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Outdoor pollution

Air pollution is defined as one or more substances, in the presence of air, which alters the composition and balance of the atmosphere causing harmful effects on humans, animals, plants and the environment.

The effects of pollution can be divided into two main categories:

(a) effects on human and animal health

(b) effects on climate and the environment


Effects on human and animal health

 Air pollution produces serious risks to health.

Their effects can occur with acute episodes of high concentrations of pollutants present for short periods, or chronic diseases caused by exposure to low concentrations of pollutants for long periods of time.

In developed countries the main causes of this type of pollution are nitrogen oxides (NOx), Sulphur oxides, VOCs and particulate matter (PM 10 and PM 2.5). On top of this, bacteria and mould develop in our homes as well. These are responsible for numerous respiratory diseases and act as irritants. Bacteria, moulds, and other airborne agents such as spores can cause allergies such as asthma, as well as bringing on seasonal colds.

Air pollution has massive effects on the respiratory system, both in its upper section (nose, pharynx and larynx), and in the lower trachea, bronchi or pulmonary alveoli.

The substances in air pollution, nitrogen oxides and benzene, are carcinogens. Carcinogens are substances that are capable of causing cancer.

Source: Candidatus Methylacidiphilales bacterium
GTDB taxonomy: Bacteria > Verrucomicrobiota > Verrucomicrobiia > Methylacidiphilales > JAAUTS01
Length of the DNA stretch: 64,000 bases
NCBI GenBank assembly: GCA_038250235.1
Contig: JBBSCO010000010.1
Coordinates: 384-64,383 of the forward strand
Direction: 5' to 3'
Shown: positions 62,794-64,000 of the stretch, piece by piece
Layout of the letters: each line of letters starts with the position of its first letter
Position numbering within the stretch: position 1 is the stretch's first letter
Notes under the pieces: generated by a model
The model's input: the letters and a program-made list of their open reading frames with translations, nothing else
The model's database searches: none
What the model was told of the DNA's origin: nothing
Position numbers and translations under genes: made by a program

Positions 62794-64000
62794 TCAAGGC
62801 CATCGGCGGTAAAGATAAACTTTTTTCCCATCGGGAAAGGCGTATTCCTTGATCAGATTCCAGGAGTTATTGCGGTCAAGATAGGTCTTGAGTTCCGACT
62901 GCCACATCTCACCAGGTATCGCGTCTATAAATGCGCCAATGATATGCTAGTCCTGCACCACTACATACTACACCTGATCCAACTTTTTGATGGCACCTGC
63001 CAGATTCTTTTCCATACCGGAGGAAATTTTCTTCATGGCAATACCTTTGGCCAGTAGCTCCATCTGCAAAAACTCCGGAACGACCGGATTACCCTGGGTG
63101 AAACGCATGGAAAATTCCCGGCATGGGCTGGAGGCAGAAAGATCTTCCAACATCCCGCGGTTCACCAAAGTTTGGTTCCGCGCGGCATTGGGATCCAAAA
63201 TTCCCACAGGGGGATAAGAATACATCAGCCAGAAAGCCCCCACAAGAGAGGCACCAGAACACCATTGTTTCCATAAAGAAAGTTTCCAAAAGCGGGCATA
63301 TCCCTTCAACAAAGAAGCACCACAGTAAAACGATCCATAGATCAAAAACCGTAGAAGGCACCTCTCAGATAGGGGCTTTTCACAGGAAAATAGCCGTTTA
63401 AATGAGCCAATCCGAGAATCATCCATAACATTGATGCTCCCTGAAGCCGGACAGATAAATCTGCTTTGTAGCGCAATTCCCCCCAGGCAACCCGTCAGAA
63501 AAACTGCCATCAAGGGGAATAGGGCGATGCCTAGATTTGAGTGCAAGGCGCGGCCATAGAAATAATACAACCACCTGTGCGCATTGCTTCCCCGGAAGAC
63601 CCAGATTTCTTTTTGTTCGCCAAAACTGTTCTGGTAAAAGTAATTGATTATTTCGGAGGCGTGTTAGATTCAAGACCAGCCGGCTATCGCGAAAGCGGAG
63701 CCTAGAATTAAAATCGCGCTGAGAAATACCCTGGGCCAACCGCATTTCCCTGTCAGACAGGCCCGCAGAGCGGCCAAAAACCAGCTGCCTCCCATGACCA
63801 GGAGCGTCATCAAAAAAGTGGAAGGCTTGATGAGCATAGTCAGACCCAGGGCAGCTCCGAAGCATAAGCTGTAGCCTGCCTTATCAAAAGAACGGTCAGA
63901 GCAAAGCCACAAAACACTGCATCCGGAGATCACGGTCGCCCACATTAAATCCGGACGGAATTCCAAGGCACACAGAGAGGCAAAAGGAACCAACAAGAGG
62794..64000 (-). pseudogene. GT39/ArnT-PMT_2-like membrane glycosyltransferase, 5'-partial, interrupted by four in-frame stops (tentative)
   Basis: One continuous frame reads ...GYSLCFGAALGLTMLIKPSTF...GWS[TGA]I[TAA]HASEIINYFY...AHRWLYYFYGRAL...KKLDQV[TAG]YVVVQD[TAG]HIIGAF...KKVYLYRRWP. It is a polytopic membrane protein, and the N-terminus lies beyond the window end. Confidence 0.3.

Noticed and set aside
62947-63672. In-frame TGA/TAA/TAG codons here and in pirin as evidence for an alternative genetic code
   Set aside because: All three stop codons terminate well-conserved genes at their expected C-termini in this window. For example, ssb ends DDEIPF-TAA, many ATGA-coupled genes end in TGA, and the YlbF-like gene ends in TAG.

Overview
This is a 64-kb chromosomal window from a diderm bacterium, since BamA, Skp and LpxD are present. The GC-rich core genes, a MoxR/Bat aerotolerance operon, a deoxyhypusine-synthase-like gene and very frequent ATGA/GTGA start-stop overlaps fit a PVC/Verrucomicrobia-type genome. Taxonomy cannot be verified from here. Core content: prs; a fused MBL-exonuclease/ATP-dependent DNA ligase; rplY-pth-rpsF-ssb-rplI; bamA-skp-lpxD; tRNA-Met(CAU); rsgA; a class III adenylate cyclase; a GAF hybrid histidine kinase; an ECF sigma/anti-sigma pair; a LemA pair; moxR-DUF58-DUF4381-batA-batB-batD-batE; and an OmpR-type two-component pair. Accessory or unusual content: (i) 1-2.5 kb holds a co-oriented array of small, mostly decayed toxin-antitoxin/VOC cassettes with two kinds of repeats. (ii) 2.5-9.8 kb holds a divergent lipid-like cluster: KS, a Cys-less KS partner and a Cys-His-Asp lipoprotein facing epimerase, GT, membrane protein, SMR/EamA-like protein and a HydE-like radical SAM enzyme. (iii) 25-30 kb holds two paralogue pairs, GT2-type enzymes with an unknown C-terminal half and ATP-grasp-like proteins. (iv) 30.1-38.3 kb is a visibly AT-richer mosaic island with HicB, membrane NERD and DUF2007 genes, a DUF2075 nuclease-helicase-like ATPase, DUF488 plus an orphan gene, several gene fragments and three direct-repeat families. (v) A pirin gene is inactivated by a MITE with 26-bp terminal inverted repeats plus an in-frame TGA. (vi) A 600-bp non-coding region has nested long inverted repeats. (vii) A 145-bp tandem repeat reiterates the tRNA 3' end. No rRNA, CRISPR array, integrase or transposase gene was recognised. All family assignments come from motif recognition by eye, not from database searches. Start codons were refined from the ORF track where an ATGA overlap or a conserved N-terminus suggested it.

The heart and circulatory system may also be affected by pollution, either through the direct action of pollutants or, more frequently, as a result of respiratory damage.

Air pollution not only causes damage to human health, but can also damage the environment, buildings and historical landmarks.


Effects on climate and the environment

Air pollution has a heavy impact on climate and the environment. The infamous “greenhouse effect” is causing serious problems to our earth, as an increased greenhouse effect can lead to global warming and climate change. This effect is caused by the excessive production of carbon dioxide (CO2).

The main greenhouse gases are carbon dioxide, methane, and water vapour.

These gases filter the radiation coming from the sun averting it from reaching the earth’s surface with life-threatening radiation.

The issue caused by the excessive amount of greenhouse gases in the atmosphere is the expected rise in the earth’s temperature.

This excessive increase in temperature can lead to climate change, with serious problems for the stability of living ecosystems, global warming problems, and extreme climatic phenomena.

This project has received funding from the European Union’s Horizon 2020 research and innovation programme under grant agreement No 738719